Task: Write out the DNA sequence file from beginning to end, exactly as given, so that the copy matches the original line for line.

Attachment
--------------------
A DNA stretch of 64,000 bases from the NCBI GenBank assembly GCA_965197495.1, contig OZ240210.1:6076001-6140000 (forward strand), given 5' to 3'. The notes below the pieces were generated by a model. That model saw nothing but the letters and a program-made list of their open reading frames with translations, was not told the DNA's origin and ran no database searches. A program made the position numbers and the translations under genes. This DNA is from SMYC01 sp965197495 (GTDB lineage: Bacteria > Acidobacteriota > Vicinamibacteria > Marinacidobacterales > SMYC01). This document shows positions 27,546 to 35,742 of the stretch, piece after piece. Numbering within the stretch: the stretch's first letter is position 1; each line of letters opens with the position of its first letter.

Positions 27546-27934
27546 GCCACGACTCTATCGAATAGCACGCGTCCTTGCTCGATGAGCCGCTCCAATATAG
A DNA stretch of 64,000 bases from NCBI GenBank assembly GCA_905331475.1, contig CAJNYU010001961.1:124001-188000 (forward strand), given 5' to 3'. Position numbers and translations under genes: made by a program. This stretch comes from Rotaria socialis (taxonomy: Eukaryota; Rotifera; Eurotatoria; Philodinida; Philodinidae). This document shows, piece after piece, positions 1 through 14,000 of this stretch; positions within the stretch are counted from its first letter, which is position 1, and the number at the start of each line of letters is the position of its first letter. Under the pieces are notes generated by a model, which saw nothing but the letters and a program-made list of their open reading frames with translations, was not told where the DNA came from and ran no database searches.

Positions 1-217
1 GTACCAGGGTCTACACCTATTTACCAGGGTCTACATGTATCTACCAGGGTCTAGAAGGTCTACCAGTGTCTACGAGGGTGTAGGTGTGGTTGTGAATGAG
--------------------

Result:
A DNA stretch of 64,000 bases from the NCBI GenBank assembly GCA_965197495.1, contig OZ240210.1:6076001-6140000 (forward strand), given 5' to 3'. The notes below the pieces were generated by a model. That model saw nothing but the letters and a program-made list of their open reading frames with translations, was not told the DNA's origin and ran no database searches. A program made the position numbers and the translations under genes. This DNA is from SMYC01 sp965197495 (GTDB lineage: Bacteria > Acidobacteriota > Vicinamibacteria > Marinacidobacterales > SMYC01). This document shows positions 27,546 to 35,742 of the stretch, piece after piece. Numbering within the stretch: the stretch's first letter is position 1; each line of letters opens with the position of its first letter.

Positions 27546-27934
27546 GCCACGACTCTATCGAATAGCACGCGTCCTTGCTCGATGAGCCGCTCCAATATAG
A DNA stretch of 64,000 bases from NCBI GenBank assembly GCA_905331475.1, contig CAJNYU010001961.1:124001-188000 (forward strand), given 5' to 3'. Position numbers and translations under genes: made by a program. This stretch comes from Rotaria socialis (taxonomy: Eukaryota; Rotifera; Eurotatoria; Philodinida; Philodinidae). This document shows, piece after piece, positions 1 through 14,000 of this stretch; positions within the stretch are counted from its first letter, which is position 1, and the number at the start of each line of letters is the position of its first letter. Under the pieces are notes generated by a model, which saw nothing but the letters and a program-made list of their open reading frames with translations, was not told where the DNA came from and ran no database searches.

Positions 1-217
1 GTACCAGGGTCTACACCTATTTACCAGGGTCTACATGTATCTACCAGGGTCTAGAAGGTCTACCAGTGTCTACGAGGGTGTAGGTGTGGTTGTGAATGAG